The story begins in summertime. Sara Goldfarb, an elderly widow living alone in Brighton Beach, Brooklyn, spends her time watching infomercials hosted by Tappy Tibbons. After a phone call announces she will be invited to participate in a game show, she becomes obsessed with regaining the youthful appearance she possesses in a photograph from Harry's graduation, her proudest moment. In order to fit into her old red dress, the favorite of her deceased husband Seymour, she begins taking a regimen of prescription weight-loss amphetamine pills throughout the day and a sedative at night. Despite Harry’s warnings about amphetamine dependence, she passionately insists that the chance to be on television has given her a reason to live. When her invitation does not arrive over the fall season, she increases her dosage but begins suffering from amphetamine psychosis, hallucinating that she is the principal subject of the game show and her refrigerator is a menacing, living monster.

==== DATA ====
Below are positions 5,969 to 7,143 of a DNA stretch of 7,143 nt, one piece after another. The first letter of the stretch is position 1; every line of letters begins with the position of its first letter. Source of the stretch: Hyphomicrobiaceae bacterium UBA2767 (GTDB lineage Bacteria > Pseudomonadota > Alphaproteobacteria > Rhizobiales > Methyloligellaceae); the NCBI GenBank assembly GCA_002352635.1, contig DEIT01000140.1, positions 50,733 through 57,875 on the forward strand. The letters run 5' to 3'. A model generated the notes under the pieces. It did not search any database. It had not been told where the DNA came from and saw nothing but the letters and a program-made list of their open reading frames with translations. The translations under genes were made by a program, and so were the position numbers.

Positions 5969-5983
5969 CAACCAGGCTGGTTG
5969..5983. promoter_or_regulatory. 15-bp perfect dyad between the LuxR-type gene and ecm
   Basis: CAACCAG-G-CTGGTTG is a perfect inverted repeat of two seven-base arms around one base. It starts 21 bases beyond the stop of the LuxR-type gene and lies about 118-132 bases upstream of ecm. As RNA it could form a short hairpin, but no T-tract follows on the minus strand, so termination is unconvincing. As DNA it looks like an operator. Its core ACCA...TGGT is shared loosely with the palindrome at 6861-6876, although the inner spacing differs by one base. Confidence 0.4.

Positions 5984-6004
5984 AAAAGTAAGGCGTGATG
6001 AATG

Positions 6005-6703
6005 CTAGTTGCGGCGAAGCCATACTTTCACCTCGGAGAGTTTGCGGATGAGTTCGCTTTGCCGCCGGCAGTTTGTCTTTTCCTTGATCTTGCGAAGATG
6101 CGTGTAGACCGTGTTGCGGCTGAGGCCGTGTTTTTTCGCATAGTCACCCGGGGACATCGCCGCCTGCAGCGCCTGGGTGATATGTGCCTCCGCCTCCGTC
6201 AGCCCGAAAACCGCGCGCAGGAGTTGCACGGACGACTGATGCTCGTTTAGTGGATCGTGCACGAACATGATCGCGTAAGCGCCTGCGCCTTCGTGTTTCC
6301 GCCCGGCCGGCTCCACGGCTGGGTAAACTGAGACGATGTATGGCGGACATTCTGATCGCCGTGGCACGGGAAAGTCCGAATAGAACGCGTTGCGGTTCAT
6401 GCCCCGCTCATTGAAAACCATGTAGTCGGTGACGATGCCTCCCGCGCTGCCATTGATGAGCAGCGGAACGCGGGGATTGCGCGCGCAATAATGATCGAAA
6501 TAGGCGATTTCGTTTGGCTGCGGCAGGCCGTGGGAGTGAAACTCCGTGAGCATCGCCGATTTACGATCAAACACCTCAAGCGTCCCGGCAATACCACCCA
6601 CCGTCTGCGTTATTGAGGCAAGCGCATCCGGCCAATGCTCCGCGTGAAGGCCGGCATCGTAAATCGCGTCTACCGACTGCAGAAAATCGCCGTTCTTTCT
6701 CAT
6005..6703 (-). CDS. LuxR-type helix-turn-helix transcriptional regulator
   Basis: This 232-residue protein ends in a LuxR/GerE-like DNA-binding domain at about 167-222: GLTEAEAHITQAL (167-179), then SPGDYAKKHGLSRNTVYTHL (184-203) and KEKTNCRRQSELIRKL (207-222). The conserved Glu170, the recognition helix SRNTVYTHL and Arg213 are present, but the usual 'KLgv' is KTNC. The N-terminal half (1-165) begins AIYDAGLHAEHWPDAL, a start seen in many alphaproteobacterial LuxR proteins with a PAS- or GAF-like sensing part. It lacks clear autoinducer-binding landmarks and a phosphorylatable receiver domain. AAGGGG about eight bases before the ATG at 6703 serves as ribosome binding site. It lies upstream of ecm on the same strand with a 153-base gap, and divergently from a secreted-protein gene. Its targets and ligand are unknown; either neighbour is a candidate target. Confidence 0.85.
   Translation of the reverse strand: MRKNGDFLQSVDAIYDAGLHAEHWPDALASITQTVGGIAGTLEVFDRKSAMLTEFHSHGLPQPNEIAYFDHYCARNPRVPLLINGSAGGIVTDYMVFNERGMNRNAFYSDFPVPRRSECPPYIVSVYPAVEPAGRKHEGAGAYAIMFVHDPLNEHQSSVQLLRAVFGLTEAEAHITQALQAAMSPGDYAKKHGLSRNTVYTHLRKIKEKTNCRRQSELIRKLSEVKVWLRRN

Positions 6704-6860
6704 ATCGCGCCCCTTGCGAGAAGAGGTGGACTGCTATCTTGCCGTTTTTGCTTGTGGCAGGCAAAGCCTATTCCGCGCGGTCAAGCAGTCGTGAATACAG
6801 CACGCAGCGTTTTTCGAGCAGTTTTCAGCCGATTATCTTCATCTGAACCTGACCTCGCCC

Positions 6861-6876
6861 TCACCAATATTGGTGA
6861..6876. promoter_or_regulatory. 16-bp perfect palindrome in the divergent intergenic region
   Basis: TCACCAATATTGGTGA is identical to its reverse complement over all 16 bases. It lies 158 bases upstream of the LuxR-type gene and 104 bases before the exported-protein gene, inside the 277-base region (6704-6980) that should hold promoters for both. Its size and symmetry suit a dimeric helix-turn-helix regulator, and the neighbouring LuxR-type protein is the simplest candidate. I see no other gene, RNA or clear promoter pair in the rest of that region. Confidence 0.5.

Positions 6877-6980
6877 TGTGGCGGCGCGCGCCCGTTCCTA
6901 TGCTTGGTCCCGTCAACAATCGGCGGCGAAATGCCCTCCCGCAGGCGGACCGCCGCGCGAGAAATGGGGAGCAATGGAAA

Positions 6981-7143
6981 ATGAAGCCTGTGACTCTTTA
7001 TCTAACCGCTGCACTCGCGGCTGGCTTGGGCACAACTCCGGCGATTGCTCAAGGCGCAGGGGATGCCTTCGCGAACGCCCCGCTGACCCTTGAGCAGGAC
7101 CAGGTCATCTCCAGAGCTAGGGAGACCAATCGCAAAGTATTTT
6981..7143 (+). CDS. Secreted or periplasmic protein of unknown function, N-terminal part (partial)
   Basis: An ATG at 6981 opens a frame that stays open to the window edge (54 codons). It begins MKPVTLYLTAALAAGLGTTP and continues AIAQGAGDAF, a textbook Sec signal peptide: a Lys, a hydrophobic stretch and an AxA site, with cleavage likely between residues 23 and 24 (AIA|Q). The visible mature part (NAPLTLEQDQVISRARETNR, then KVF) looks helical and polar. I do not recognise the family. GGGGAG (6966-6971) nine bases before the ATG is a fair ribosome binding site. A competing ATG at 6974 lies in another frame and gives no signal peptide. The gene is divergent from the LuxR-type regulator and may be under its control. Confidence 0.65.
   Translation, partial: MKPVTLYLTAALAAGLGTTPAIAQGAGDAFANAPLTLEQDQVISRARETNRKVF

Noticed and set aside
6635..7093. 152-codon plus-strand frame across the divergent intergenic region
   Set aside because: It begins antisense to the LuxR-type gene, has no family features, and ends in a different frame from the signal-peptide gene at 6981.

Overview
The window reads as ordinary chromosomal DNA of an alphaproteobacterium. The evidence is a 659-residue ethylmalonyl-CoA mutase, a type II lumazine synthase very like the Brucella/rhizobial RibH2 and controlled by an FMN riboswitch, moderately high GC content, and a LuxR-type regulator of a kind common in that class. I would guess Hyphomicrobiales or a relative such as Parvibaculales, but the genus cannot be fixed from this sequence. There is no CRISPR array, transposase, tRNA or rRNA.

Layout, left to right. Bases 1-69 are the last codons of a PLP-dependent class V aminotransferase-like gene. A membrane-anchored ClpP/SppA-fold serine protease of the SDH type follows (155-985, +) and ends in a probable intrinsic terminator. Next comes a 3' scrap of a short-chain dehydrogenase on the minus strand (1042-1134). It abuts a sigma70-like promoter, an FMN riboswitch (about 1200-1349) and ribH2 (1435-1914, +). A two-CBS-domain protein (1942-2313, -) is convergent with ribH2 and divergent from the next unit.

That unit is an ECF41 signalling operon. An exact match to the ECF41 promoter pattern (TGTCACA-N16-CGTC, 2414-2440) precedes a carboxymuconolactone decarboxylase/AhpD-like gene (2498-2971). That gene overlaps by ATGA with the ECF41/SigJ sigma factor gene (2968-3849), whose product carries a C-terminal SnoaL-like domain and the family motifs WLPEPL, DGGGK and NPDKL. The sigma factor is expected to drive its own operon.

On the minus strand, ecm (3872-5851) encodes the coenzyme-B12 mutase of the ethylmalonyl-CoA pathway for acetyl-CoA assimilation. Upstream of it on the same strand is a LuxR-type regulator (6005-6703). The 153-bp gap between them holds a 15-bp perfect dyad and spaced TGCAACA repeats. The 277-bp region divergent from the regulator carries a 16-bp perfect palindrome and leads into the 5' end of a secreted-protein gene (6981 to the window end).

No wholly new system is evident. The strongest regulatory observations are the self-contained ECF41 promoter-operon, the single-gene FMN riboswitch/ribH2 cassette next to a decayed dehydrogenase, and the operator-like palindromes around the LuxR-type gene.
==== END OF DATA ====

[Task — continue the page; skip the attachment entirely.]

Harry is a heroin addict; together with fellow addicts Tyrone and Marion, he enters the illegal drug trade around Coney Island. With the money they make over the summer, Harry and Marion hope to open a fashion store for Marion’s designs, while Tyrone dreams of making his mother proud by escaping the street. However, at the beginning of Autumn, Tyrone is caught in the middle of a drug gang assassination, and Harry must use most of their money to post bail. Increasing drug-related violence and arrests make it hard to obtain drugs, throwing Harry, Tyrone and Marion into a state of deprivation. Growing more desperate, Harry convinces Marion to have sex with her psychiatrist in exchange for money, causing a rift in the relationship. Meanwhile, Harry’s arm is becoming infected from unsanitary injection techniques.